Jenny Joseph: Warning

Image Notes: This piece is a bit like Louise Erdrich’ “Advice to Myself.” But the struggle in this poem is more external. Both have the same underlying theme of revolt against the norm/expectations but the revolt that Joseph is trying to make here is not really an introspective one but more on persona vs. society.

I love how empowered the persona is in this poem. She is already at the point where she knows what she wants. Unlike the “Advice to Myself” persona who still has to pursue and decide what’s authentic, the persona in Jenny Joseph’s poem  has her truths laid out before her. The problem now lies NOT with what she thinks is genuine or not BUT on how the people around her will accept the genuity that she has.

The thing is, social acceptance for “weirdness” has an age bracket. If a child exhibits a different behavior/outlook than his or her peers, it can still be considered cute (at some point). But continuous expression leads to lab tests, meds and reprimands. Even more so if one is already at the peak of adulthood. Suddenly, one finds himself thrown into a factory of deadlines and responsibilities where everyone gets hammered into a small box of sober people, always rushing to their businesses.

The respite only comes during old age where “weird behavior” is excused for senility or Alzheimers. I think the persona in this poem is looking forward to that- hence, the warning. If this is the case, then one can say that she has already accepted the fact that there are responsibilities that she needs to answer to- thus, she has to bottle everything until the right time.

And this is where, I think, the struggle takes place- The persona stops and asks, does she really have to wait until she reaches old age (a.k.a. “the right time“)? And her answer cements the point: She’s going to rebel against the order- NOT when she’s old already BUT NOW.

Far more important to the persona is the need to be true to herself.

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Louise Erdrich: Advice to Myself

Advice to Myself

Leave the dishes.
Let the celery rot in the bottom drawer of the refrigerator
and an earthen scum harden on the kitchen floor.
Leave the black crumbs in the bottom of the toaster.
Throw the cracked bowl out and don’t patch the cup.
Don’t patch anything. Don’t mend. Buy safety pins.
Don’t even sew on a button.
Let the wind have its way, then the earth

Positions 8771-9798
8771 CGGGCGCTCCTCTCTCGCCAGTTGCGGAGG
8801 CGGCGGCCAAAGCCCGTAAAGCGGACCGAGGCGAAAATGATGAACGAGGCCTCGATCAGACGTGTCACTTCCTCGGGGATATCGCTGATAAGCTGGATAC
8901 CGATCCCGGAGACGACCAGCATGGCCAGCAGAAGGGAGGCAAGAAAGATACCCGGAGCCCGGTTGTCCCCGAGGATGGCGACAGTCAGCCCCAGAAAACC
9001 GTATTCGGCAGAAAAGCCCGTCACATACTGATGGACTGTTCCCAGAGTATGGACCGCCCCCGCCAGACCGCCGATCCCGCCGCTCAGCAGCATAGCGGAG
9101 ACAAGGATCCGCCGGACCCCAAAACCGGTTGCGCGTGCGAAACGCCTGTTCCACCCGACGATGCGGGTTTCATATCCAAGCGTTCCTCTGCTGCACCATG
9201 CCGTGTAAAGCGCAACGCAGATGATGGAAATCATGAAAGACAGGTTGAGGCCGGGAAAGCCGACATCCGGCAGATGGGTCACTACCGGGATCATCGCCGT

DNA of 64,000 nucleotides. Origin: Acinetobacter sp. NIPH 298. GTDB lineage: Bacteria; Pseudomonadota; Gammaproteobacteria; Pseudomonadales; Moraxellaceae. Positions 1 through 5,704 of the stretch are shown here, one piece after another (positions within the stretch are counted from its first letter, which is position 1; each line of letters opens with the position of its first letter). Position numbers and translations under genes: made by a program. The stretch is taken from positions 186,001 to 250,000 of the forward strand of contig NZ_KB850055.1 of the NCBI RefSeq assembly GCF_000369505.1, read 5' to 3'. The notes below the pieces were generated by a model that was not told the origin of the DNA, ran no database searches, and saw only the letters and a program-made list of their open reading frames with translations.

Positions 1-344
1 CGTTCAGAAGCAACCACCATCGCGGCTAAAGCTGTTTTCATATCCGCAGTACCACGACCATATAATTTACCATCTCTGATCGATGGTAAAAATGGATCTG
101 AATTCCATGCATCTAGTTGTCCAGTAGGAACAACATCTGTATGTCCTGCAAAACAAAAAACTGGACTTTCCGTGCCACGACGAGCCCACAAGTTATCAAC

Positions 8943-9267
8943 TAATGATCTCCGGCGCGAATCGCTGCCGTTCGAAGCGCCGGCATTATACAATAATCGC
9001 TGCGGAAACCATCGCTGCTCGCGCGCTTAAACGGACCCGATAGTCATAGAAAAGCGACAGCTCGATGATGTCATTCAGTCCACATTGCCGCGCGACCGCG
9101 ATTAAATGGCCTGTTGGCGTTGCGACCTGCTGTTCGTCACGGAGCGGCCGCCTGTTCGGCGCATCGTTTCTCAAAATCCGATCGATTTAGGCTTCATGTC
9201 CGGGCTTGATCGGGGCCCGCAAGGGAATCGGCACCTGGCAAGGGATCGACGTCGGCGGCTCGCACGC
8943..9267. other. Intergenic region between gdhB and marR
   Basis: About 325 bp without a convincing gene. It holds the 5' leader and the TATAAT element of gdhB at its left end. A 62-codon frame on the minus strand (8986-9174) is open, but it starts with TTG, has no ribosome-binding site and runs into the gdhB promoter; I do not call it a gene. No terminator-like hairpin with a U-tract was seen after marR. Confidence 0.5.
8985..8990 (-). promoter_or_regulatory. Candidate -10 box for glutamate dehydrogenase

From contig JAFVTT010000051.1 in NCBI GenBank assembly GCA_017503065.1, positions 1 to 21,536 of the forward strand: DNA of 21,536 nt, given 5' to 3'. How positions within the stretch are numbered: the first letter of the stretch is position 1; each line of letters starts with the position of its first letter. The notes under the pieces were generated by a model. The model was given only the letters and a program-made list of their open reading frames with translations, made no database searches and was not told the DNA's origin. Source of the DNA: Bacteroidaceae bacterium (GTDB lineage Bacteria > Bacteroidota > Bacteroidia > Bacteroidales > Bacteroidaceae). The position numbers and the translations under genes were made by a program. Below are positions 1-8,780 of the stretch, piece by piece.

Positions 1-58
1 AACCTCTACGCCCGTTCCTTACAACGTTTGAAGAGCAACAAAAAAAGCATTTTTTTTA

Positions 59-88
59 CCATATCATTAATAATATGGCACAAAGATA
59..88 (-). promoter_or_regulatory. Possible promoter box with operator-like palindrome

that invades as dust and then the dead
foaming up in gray rolls underneath the couch.
Talk to them. Tell them they are welcome.
Don’t keep all the pieces of the puzzles
or the doll’s tiny shoes in pairs, don’t worry
who uses whose toothbrush or if anything
matches, at all.
Except one word to another. Or a thought.
Pursue the authentic-decide first
what is authentic,
then go after it with all your heart.
Your heart, that place
you don’t even think of cleaning out.
That closet stuffed with savage mementos.
Don’t sort the paper clips from screws from saved baby teeth
or worry if we’re all eating cereal for dinner
again. Don’t answer the telephone, ever,
or weep over anything at all that breaks.
Pink molds will grow within those sealed cartons
in the refrigerator. Accept new forms of life
and talk to the dead
who drift in though the screened windows, who collect
patiently on the tops of food jars and books.
Recycle the mail, don’t read it, don’t read anything
except what destroys
the insulation between yourself and your experience
or what pulls down or what strikes at or what shatters
this ruse you call necessity.

Notes: I don’t like housekeeping and Erdrich’ “Advice to Myself” provides another convenient reason why I should avoid cleaning the house. Of course, If I would tell that to my mom, she’d only roll her eyes and tell me to clean my room. “You’re already a woman and you’re supposed to keep your things organized. ” She often says.

But I don’t know why…I already like my room the way it is. I’m already familiar with the pile of junk that has accumulated beside my bed. In fact, It’s even more unnerving if I’ll put everything into boxes because I have to keep track again of what knickknack I put in each box. Looking for things in an organized place requires logic and memory as opposed to groping for things in the dark that only need intuition. I know, not very practical. But I still prefer the latter because it makes me feel that the things in my room are all personal- I am the only one who knows the weight and the feel of each thing in my hands. And I can distinguish what is and what is not mine. It’s like finding my own pair of slippers in the dark- I know what is mine because my feet have been very acquainted with it.  So, aside from being bothered by the dust (I have skin asthma), I don’t see any reason why I should put things in boxes and in order. Except of course when I have visitors.